Spotify’s tiff with musicians and artists over unpaid royalties is quite well-documented, with the latest example being the $1.6 billion lawsuit filed by Wixen Music Publishing which holds rights to the artists such as Tom Petty and Neil Young.
The music streaming giant is now looking to resolve those woes and has acquired music licensing platform Loudr, bringing its team of publishing experts and engineers to Spotify.
Spotify is proud to announce that Loudr has joined the Spotify family. The company was founded in 2013 to build products and services that make it easy for content creators, aggregators and digital music services to identify, track and pay royalties to music publishers.
Loudr co-founder Josh Whelchel’s tweet about the acquisition.
Spotify announced the news of the acquisition via an official blog post, mentioning that Loudr’s team will help the company lay the foundations of a more transparent and efficient music publishing industry for creators and artists, however, financial terms of the deal have not been revealed.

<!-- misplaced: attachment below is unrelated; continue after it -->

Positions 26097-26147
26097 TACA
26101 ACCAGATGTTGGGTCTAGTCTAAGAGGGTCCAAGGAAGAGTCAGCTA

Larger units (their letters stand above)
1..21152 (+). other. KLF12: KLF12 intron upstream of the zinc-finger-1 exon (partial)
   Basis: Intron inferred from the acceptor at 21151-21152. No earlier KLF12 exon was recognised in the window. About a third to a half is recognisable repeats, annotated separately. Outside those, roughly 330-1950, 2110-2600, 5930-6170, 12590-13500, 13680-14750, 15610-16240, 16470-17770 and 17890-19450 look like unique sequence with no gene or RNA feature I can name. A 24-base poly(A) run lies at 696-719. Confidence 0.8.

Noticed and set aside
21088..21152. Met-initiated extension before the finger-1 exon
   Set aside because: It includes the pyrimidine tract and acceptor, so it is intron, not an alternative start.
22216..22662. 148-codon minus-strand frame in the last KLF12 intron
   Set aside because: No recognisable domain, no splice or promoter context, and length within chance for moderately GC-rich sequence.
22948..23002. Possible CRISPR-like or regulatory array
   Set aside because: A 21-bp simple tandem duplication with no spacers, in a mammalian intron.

Regarding the company’s new move, Spotify’s Global Head of Publishing, Adam Parness said,“What Loudr has built is more than just a smart and easy way for artists to obtain mechanical licenses; it’s true music industry innovation. The Loudr team perfectly complements Spotify’s music publishing operation and, together, we believe we can continue to foster a more open, streamlined, and modern music publishing landscape.”
Spotify’s latest acquisition might help the company in thawing relations with the artist fraternity, and comes at a time when the music streaming company is going through a lot of changes.
The company went public earlier this month and closed its stocks on a high after the first day of trading which valued the company at around $26.5 billion. Moreover, Spotify is also expected to launch a revamped version of its free music streaming tier and might also unveil an audio product at a press event on April 24 in New York.